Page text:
I watched a program recently. It reflected on the sacrifices of the early saints and handcart pioneers who suffered so much that we could have the blessings today of the gospel in its fullness. It’s called 17 Miracles, and I highly recommend it.
Perhaps it was because I was thinking about the recent general conference sessions we just enjoyed. Or maybe I was moved because of my recent musings of ancestors who prepared the way that me and my loved ones who can now enjoy the enormity of the Church and the blessings of the gospel.
When Christ visited the people of the Americas, the Savior asked why the words of Samuel the Lamanite concerning the Resurrection and the many saints that arose from the dead at that time were not added to their records. Nephi, remembering that they had not been written straightway saw that this was recorded in their records. 3 Nephi 23 Similarly, we are expected to record the many blessings of God that have been manifest in our lives.
At the end of the show, some words appear on the screen with further descriptions of the people and the account just seen. When I saw the movie, everyone in the theater remained seated through this eulogy of sorts. I have taken the liberty of including a few of these sentiments below:
- Amy Loader, who with her husband had been so sure they were too frail to make the journey, became one of the stalwart examples of strength.
She died at the age of 83 still a widow.
She never could believe there was a man left in the world equal to her husband James.
- Tamar Loader and Thomas Ricks were married the following year.
They settled Rexburg, Idaho.
Ricks College was named after them.
- True to the blessing given to the Cunninghams, they all made it safely to the Valley.
Betsy became a mother of 14.
- Jens Nielson settled 6 towns, starting with Bluff, Utah, where Jens was Bishop for 26 years.
From his handcart trials, he limped the rest of his life with one foot at a right angle to the other.
He had prayed that if he was allowed to live to see Zion, all his days would be spent in usefulness under the direction of the Holy Priesthood.
- Wilford Woodruff’s promise came true. Elizabeth Panting and her two children arrived safely in the valley. But after Elizabeth’s death, her daughter Jane began to doubt her mother’s story of the cave. Then a brother spoke in church about coming to Utah with the Willie Handcart Company. He told how they were starving, but then a sister in the company received dried meat in a miraculous way and shared it with him and others.
He was her second witness.
- Mary Hurren arrived in the valley with black, frozen feet. Two doctors said she would die if her lower legs were not amputated. Her father told them she did not walk 1,000 miles just to have her legs cut off. Through faith and constant care, after three years, Mary walked again and eventually became a mother of 13.
- Though a strict captain, James G Willie was truly a great leader who showed genuine concern for those under his command. For two months after the rescue, he hovered between life and death, suffering the effects of the peril and exhaustion he incurred from continually helping others throughout the journey. When he died in 1895, nearly all the people of Mendon, Utah, where he served as Bishop and Mayor, closed their stores and came in from the fields to honor him.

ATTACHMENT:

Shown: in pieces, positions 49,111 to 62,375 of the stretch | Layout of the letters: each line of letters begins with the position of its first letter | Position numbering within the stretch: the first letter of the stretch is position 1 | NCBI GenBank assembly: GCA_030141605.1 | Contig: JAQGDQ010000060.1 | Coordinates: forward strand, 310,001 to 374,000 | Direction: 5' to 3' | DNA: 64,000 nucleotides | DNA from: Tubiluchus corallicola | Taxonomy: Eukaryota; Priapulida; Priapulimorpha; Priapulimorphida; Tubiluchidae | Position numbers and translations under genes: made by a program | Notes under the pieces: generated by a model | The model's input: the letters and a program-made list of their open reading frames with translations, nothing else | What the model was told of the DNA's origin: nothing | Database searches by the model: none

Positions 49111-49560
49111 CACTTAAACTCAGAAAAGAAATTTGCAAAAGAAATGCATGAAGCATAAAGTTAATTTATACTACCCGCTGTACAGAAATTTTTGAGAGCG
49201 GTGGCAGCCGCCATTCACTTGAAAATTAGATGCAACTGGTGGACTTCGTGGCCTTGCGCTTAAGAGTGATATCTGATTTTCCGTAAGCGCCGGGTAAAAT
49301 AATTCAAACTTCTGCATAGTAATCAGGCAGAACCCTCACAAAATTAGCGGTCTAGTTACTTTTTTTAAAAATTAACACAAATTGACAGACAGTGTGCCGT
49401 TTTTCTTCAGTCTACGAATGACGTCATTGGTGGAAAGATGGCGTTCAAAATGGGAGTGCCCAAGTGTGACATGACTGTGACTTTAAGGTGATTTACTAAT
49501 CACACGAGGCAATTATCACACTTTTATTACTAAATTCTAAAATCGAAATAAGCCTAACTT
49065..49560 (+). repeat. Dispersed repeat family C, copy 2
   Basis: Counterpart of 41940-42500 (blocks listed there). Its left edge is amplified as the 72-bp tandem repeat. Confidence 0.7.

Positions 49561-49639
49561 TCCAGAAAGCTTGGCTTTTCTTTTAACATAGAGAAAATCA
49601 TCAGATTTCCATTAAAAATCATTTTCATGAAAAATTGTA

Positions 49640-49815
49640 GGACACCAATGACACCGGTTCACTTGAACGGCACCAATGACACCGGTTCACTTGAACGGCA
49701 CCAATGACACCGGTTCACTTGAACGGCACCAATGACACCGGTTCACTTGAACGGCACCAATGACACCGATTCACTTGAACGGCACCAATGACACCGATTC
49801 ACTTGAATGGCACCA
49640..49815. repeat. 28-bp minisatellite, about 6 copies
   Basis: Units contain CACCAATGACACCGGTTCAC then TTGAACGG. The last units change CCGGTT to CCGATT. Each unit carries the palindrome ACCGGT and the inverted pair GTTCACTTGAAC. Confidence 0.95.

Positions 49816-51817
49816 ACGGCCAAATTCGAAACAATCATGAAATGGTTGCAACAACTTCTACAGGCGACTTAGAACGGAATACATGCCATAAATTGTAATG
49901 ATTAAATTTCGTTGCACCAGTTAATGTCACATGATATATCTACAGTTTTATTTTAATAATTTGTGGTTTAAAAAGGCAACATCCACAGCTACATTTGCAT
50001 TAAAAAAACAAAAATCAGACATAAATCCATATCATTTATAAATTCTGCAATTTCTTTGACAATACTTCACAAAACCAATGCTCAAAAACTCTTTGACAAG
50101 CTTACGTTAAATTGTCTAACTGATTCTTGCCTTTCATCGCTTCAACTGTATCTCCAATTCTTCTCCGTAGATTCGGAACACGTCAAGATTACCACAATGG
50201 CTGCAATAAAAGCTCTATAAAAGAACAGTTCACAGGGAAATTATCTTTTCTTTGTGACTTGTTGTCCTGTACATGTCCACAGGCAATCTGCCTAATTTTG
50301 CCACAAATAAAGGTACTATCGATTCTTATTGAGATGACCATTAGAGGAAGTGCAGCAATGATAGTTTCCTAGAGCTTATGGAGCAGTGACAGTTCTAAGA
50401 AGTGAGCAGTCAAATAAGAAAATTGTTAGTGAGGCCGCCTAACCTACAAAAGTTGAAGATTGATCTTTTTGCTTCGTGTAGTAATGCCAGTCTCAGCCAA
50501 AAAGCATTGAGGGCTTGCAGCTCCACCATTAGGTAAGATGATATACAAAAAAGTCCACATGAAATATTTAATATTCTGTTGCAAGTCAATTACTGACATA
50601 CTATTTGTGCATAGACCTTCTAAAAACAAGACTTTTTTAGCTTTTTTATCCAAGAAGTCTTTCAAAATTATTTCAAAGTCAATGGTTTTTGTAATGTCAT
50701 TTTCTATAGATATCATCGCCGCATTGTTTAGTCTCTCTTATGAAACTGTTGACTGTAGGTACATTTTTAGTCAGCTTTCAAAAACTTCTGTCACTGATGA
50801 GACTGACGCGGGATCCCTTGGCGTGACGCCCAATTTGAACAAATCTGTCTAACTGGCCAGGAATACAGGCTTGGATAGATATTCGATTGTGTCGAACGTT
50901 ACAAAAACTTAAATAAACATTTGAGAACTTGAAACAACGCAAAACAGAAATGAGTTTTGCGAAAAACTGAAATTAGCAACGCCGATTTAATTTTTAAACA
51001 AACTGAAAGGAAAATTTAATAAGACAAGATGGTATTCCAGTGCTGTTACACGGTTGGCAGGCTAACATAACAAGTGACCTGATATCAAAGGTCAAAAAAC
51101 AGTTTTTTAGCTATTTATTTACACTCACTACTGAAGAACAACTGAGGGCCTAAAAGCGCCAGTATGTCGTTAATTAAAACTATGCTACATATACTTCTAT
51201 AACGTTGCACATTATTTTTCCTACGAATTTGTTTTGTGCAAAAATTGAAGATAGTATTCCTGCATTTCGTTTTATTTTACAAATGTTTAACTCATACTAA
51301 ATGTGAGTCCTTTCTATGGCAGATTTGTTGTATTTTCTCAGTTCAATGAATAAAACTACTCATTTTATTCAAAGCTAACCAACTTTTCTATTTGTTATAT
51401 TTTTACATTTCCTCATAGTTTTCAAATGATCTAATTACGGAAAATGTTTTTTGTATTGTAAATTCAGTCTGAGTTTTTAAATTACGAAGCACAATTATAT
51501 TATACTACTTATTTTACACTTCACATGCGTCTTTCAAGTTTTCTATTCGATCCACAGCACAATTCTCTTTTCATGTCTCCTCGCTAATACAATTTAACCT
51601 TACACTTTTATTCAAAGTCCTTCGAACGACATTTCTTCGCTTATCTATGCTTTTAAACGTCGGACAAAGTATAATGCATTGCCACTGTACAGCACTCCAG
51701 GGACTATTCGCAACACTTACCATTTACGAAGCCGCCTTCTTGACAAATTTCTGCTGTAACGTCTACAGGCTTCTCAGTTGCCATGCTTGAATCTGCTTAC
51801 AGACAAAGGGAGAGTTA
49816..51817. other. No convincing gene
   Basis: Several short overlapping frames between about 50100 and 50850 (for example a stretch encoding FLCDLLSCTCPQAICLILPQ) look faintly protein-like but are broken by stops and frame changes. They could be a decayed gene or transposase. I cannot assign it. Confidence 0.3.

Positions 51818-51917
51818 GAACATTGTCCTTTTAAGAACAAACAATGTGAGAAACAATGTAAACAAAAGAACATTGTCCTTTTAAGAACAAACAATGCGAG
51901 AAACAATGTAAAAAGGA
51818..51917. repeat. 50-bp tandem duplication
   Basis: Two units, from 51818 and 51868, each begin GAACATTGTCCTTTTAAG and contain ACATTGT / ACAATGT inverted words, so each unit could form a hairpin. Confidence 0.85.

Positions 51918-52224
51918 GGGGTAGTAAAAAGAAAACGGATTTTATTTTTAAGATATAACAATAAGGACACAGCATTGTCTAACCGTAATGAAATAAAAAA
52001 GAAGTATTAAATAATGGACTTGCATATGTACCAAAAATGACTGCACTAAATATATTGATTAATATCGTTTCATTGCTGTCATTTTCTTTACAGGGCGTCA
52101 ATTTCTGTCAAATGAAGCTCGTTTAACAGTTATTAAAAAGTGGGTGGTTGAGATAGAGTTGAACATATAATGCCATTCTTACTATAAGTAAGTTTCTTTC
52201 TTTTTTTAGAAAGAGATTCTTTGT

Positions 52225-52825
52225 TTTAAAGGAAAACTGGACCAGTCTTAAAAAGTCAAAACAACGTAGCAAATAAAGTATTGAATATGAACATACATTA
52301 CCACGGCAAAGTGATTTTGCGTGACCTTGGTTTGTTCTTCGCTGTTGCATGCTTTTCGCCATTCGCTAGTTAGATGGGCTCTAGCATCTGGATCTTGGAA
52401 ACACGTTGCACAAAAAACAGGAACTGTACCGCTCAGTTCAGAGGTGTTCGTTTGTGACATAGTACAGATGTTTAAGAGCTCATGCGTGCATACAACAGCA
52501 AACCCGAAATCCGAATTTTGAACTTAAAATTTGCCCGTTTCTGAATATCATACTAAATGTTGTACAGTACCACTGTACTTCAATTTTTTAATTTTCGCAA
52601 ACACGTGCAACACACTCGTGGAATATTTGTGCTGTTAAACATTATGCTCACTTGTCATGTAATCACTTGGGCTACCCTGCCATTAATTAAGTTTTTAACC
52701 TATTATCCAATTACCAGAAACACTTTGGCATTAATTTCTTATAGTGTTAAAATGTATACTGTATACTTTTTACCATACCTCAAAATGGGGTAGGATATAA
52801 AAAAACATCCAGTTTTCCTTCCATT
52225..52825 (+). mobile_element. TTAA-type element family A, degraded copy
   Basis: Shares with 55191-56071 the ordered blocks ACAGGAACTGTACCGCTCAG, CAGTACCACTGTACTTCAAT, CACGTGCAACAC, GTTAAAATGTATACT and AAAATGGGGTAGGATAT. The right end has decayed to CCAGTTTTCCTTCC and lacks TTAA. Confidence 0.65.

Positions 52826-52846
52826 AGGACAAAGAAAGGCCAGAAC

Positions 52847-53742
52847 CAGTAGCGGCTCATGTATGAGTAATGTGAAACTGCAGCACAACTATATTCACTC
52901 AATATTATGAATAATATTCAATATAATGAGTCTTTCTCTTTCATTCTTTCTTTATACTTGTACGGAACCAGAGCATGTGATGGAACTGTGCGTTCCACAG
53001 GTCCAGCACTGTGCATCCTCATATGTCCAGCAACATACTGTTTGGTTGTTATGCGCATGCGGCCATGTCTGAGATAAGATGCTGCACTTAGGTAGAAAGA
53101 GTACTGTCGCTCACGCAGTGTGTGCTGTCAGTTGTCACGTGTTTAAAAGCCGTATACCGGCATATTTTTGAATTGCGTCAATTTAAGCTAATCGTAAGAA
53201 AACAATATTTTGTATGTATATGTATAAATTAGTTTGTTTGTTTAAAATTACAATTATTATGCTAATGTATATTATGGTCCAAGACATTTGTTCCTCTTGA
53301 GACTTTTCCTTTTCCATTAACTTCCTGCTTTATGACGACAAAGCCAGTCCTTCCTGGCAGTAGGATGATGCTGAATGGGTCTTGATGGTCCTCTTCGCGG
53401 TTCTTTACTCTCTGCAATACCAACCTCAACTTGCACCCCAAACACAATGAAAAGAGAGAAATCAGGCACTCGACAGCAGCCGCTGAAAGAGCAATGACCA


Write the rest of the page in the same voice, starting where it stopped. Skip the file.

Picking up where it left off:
- Levi Savage was a hero not only for what he did but also for what did not do.
Being reprimanded in public for giving his counsel must have been deeply humiliating.
But he never murmured or became bitter. He continued to humbly follow his leaders.
Two year later he married Ann Cooper of the Willie Company.
He died in 1910, still strong in the faith at nearly 91 years old.
- Even with all their hardships, the percentage of those in the Willie / Martin Companies that died was not much higher than most other treks and wagon train journeys along the Oregon Trail.
Considering what they went through, this is perhaps the greatest miracle of all.
When President James E Faust was told the story of George and Sara, he wept. He called theirs one of the greatest love stories in the history of the western migration. And in 1997, he asked that they be sealed in the Temple for time and all eternity. If you’d like to know their story, please click here. It is very sweet.
“It will all be worth it.”
- Savior, Redeemer of my soul,
- Whose mighty hand hath made me whole,
- Whose wondrous pow’r hath raised me up
- And filled with sweet my bitter cup!
- What tongue my gratitude can tell,
Oh gracious God of Israel.
- Never can I repay thee, Lord,
- But I can love thee. Thy pure word,
- Hath it not been my one delight,
- My joy by day, my dream by night?
- Then let my lips proclaim it still,
- And all my life reflect thy will.
O’er rule mine acts to serve thine ends.
- Change frowning foes to smiling friends.
- Chasten my soul till I shall be
- In perfect harmony with thee.
- Make me more worthy of thy love,
- And fit me for the life above.
Text: Orson F. Whitney, 1855-1931
In 1989, Walter Penning formed a consultancy based in Salt Lake City and empowered his clients by streamlining processes and building a loyal, lifetime customer base with great customer service. His true passion is found in his family. He says the best decision he ever made was to marry his sweetheart and have children. The wonderful family she has given him and her constant love, support, and patience amid life's challenges is his panacea.